Llanwenog is a parish situated on the A475, about five miles from Lampeter, and two miles northwest of Llanybydder. The men of the parish who fell during both world wars are commemorated on the war memorial at Drefach, although Llanwenog has its own war memorials, the main ones are contained within St Gwenog’s Church, and another is situated inside the old school. The memorials inside the church were carved from oak by Herbert Davies-Evans, who had served as Captain with the Scots Guards, and as a Lord Lieutenant of Cardiganshire from 1889 until 1924, whose son, Colonel Delmé Davies Evans, was a local war hero. Herbert’s wife Mary had designed the bench ends on the church pews, which serve as the memorials to the fallen of the Great War, and the couple were behind the school memorial, which is made of oak, and carved by Joseph Reubens of Bruges, a Belgian refugee, with effigies of the five former schoolboys who fell during the Great War. There is also a framed scroll, which commemorates all of the members of the school who served during the war.
The Great War, 1914-1918
Charles Edward Cheverton, Guardsman, 2034, Welsh Guards. Charles was born on 28 September 1896, the son of William Henry and Alice Cheverton, of Lax Lodge, Llanwenog. Charles’ father worked as Chauffeur to Colonel Herbert Davies-Evans, of Highmead, Llanybydder. Charles was educated at Llanwenog School, and enlisted at Lampeter into the 1st Battalion, Welsh Guards. The Welsh Guards had been raised by Royal Warrant on 26 February 1915, and moved to France on 18 August 1915 to join the 3rd Guards Brigade, Guards Division. Charles possibly joined the battalion after it suffered heavy casualties during the Battle of Loos, arriving as a reinforcement in time to take part in the Battle of the Somme, which was launched on 1 July 1916. In late July 1916 the Division moved to the Somme, where they fought at the Battle of Flers-Courcelette, and then at the Battle of Morval, capturing Lesboeufs Village. Charles was killed when his battalion were being relieved from the line at Combles on 24 September 1916. He was 23 years old, and is commemorated on the Thiepval Memorial, France.
Dan Henry Davies, Private, 5985, King’s Liverpool Regiment. Dan was the son of Jonathon and Mary Davies, of Gwynfryn, Llanwenog. He was educated at Llanwenog School and at Lampeter College, before taking up a post as a teacher at the Kirkham Grammar School, Lancashire. He enlisted at Blackpool on 16 December 1915 into the 5th Battalion Kings Liverpool Regiment. The Battalion landed at Le Havre on 22 February 1915, joining 6 Brigade, 2nd Division, and in December 15 transferred to 99 Brigade, 2nd Division, before re-transferring into 165 Brigade, 55th (West Lancashire) Division. Dan landed in France to join the battalion on 5 July 1916, four days after the opening of the Somme offensive. In July the Division moved into positions facing the German front line at Guillemont, on the Somme. Dan was killed by a German shell on the Somme on 5 July 1916, aged just 23. It was his very first day in action. He was originally buried on the battlefield, but his grave was exhumed in 1920, and Dan was reburied in Péronne Road Cemetery, Maricourt, France.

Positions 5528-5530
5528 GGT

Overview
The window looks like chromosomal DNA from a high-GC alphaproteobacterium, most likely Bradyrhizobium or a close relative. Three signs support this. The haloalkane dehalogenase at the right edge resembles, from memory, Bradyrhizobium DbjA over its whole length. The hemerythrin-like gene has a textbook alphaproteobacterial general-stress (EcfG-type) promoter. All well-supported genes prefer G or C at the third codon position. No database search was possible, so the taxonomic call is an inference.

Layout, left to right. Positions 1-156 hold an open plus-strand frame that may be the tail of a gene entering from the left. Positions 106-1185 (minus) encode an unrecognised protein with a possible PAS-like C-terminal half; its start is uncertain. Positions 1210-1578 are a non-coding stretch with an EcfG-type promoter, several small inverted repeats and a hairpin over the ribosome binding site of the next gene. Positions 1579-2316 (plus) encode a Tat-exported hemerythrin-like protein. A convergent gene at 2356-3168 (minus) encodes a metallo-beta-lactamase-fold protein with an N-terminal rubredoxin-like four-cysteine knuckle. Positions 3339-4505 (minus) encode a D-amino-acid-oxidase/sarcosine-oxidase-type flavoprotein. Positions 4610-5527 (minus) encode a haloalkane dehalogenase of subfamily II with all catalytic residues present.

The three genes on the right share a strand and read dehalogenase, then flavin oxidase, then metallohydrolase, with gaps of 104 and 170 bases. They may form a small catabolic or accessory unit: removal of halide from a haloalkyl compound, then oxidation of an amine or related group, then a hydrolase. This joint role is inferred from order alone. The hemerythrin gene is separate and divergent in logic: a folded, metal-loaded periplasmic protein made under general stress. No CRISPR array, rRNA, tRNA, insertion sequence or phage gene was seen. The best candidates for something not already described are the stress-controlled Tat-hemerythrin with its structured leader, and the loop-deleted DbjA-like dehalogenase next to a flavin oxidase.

John Clarke Davies, Private, 3346, Welsh Guards. John was the son of Mary Davies, of Beilibedw, Drefach. He was educated at Llanwenog School. John enlisted at Caerphilly into the 1st Battalion, Welsh Guards, who had been in France since July 1915 attached to the 3rd Guards Brigade, Guards Division. John probably got posted to the front after the Somme battles of 1916, joining the Battalion at Ypres, where they took part in the opening assault of Third Ypres, the Battle of Pilckem Ridge. After helping to secure Pilckem, the Guards had a brief rest, before moving back into the line, and taking part in the Battle of the Menin Road, the Battle of Poelcapelle and the First Battle of Passchendaele. It was during the latter battle that John was killed, on 12 October 1917. He has no known grave, and is commemorated on the Tyne Cot Memorial, Belgium.
David Lewis Evans, Private, 203572, Oxfordshire and Buckinghamshire Light Infantry. David was the son of John and Elizabeth Evans, of North House, Llanybyther. He was educated at Llanwenog School while the family had resided at Rhydiau, Drefach prior to the war, and enlisted at Llanybydder into the Royal Buckinghamshire Hussars. David then transferred into the 6th Battalion, Ox and Bucks Light Infantry, which was attached to 60 Brigade, 20th (Light) Division, which had been in France since July 1915. David would have joined the battalion after the Somme Battles of 1916, when it took part in the advance to the Hindenburg Line before moving to Ypres. David was killed at The Battle of the Menin Road on 20 September 1917. He was 28 years old, and is commemorated on the Tyne Cot Memorial, Belgium.
James Thomas, Sergeant, 15052, Grenadier Guards. James was the son of Evan and Hannah Thomas, of Pandy, Rhuddlan, Llanybyther. He was educated at Llanwenog School. James enlisted at London into the 2nd Battalion, Grenadier Guards. At the outbreak of war, the 2nd Battalion was in Barracks at Chelsea, and on 15 August landed in France attached to 4th (Guards) Brigade, 2nd Division, taking part in the retreat from Mons to the Marne. The Division then saw heavy fighting at Ypres, and the Battle of Festubert the following year. In August 1915 a Guards Division was created, and the 2nd Battalion, Grenadier Guards joined 1st Guards Brigade, Guards Division, taking part in the Battle of Loos the following month. In the summer of 1916 the Division moved to the Somme, and it was there, during the Battle of Flers-Courcelette, that James was wounded. He died on 16 September 1916, aged 26, and is buried at St. Pierre Cemetery, Amiens, France.
Llanwenog School Roll of Honour